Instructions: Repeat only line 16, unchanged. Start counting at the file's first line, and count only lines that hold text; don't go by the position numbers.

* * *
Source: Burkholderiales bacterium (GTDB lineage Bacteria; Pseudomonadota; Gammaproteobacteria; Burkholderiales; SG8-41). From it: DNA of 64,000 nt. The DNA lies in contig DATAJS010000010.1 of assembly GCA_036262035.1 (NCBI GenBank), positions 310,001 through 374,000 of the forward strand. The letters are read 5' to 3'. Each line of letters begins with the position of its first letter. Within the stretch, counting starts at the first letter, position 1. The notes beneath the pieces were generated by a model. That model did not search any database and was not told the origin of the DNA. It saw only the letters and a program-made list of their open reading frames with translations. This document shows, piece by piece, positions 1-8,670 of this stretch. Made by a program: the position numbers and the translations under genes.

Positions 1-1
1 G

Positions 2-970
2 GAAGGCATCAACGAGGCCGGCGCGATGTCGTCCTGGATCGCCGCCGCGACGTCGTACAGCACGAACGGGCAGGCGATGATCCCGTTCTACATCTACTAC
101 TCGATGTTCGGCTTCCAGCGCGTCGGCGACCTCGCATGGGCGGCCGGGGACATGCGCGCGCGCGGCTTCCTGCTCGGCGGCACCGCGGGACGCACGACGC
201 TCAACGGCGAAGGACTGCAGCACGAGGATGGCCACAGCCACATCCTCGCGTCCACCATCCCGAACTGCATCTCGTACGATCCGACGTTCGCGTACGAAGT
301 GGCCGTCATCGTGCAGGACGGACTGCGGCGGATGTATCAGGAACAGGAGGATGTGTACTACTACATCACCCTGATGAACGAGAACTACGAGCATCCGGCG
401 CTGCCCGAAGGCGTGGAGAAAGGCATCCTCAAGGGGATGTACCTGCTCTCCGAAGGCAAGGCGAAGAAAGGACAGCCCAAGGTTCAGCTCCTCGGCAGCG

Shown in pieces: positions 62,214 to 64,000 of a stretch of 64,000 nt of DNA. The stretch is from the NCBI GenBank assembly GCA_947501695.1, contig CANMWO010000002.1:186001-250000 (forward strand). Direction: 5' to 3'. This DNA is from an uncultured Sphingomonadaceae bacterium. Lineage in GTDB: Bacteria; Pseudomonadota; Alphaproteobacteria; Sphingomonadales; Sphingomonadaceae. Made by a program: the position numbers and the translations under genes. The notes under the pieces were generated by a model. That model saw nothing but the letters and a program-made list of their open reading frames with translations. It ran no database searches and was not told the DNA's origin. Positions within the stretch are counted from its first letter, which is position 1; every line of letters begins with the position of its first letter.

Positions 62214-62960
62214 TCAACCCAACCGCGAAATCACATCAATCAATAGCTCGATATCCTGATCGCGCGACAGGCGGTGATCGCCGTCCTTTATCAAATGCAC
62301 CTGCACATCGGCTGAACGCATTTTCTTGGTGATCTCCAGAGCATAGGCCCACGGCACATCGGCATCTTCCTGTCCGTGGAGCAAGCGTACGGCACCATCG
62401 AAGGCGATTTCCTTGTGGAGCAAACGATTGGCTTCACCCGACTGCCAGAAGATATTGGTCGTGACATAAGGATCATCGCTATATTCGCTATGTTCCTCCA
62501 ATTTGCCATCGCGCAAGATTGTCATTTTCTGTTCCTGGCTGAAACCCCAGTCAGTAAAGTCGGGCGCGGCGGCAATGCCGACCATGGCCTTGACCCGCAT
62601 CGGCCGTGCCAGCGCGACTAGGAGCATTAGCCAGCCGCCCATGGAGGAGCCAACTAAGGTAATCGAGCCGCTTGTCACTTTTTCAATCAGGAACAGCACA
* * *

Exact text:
62601 CGGCCGTGCCAGCGCGACTAGGAGCATTAGCCAGCCGCCCATGGAGGAGCCAACTAAGGTAATCGAGCCGCTTGTCACTTTTTCAATCAGGAACAGCACA